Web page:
Apart from these looming threats, currently the floodplain in the stretch is facing abuse from encroachment and dumping of solid and liquid waste. The author visited the river length thrice in the months of May and June 2019, but saw the situation only turning worse. This account attempts to present a glimpse into to prevalent scenario.

Dumping of solid and liquid waste in Yamuna Floodplain

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Industrial packaging waste dumped in Yamuna floodplain at Palla. Image 18 April 2019, Bhim Singh Rawat. 

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The same problem was observed near same location in July 2018.  Bhim Singh Rawat

The dumping of industrial waste starts at the very entry point of the river into Delhi at shank number 1, Palla which as per locals is done by packaging and other industries located in Kundli, Sonipat. Kundli industrial are actually forms the border with Delhi state at Palla. A huge pit between embankment and road to Flood Monitoring Station Jhangola have been filled with solid waste.

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A huge Yamuna floodplain pit between two bunds have bee filled up. Image July 2019, Bhim Singh Rawat. It has bee totally leveled now. 

The problem magnifies from the point the residential colonies of Burari starts. In the length of about 7 kilometres along the river between Salempur Mazra upto Wazirabad barrage area about a dozen colonies have come up in the Burari and Jagatpur village land over the years. The name of colonies is Upkar Colony, Bhagat Colony, Teachers Colony, Prem Nagar, Sant Nagar, Baba Colony, Dada Colony, Satya Vihar, Bengali Colony and Milan Vihar etc.

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Slideshow of images showing solid waste dumping in Yamuna floodplain at multiple locations along RME. Images taken during 18 April, 11 May and 9 June 2019.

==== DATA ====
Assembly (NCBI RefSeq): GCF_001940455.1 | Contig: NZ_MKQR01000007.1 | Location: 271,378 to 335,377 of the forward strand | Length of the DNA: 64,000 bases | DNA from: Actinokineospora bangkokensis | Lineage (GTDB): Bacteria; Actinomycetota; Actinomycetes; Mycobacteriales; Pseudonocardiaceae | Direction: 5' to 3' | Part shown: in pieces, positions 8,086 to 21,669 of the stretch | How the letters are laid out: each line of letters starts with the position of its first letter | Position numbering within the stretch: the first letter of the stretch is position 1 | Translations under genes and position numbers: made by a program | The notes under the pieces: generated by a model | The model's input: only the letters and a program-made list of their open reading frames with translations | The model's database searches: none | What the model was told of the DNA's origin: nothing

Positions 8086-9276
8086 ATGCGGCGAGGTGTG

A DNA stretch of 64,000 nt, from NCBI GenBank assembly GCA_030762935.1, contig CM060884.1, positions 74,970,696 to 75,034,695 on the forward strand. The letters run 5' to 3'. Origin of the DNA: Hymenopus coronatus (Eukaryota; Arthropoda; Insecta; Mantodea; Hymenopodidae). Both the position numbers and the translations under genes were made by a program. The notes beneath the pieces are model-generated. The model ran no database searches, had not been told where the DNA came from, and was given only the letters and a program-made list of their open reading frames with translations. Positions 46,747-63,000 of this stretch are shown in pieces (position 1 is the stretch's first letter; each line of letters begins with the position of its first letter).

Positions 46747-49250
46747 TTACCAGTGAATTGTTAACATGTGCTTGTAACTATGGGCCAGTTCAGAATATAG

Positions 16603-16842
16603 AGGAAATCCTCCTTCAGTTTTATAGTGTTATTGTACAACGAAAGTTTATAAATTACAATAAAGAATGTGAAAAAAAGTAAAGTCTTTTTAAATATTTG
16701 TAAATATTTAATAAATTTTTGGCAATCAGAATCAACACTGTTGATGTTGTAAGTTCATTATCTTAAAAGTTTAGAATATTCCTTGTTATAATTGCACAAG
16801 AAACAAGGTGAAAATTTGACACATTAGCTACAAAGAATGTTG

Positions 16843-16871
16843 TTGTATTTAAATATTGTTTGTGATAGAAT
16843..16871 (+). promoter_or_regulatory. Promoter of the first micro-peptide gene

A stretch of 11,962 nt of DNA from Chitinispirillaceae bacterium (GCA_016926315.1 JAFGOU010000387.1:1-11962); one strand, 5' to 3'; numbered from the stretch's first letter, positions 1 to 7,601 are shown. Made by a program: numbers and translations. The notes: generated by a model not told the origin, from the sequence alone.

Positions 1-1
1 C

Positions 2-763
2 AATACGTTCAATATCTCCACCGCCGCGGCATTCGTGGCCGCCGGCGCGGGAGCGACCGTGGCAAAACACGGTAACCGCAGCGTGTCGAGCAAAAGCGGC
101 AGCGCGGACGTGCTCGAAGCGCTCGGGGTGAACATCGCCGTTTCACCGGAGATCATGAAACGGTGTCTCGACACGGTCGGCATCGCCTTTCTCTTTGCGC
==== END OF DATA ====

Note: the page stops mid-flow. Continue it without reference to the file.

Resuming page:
The part of floodplain along the embankment is filled with solid waste dump at multiple locations. At places it is defiling the water bodies filled with flood water. There are signs of the waste being burnt regularly.

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Slideshow of images showing solid waste defiling water bodies, wetlands in Yamuna floodplain at multiple locations along RME. Images taken during 18 April, 11 May and 9 June 2019. 

We can see municipality notice boards have been place at all these waste dump site warning people against throwing practices and monetary fine if caught. But notice boards have made hardly any difference in curbing the illegal practices.

As per local there is growing trend of visiting river during religious celebration lik Chhath, Navratri, Ganesh Chautarthi. As a result a lot of religious leftovers and idols are left on the banks polluting the river.

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A drain carrying untreated effluents running into Yamuna floodplain at Burari. Image 18 April 2019, Bhim Singh Rawat. 

In addition to solid waste dumping, the untreated waste water from the villages including Nathu Pura and from most of colonies is entering the river Yamuna flood plain via a drain.

Dumping of construction debris and floodplain encroachment

There are sites at Milan Vihar and Jagatpur village where construction debris are also being dumped inside the floodplain. This is also encouraging encroachment of the floodplain land.

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C&D waste being thrown in Yamuna floodplain along RME near Wazirabad. Part of Signature bridge can be seen in backdrop. Image taken during 18 April, 11 May, 9 June 2019, by Yayati Bhardwaj, Bhim Singh Rawat. 

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C&D waste dumped along RME at Burari. Swamp area can be see before the building. In fact entire Sant Nagar, Burari area has come up on Yamuna floodplain area. It faces severe water logging and seepage during monsoon every year. Image 18 April 2019, Bhim Singh Rawat. 

 

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The area was water locked in July 2018. Image Bhim Singh Rawat.

Also at places temples (e.g. the temple sitting close to river at Jagatpur village bund road) and other permanent structures are being built inside floodplain, against the rules.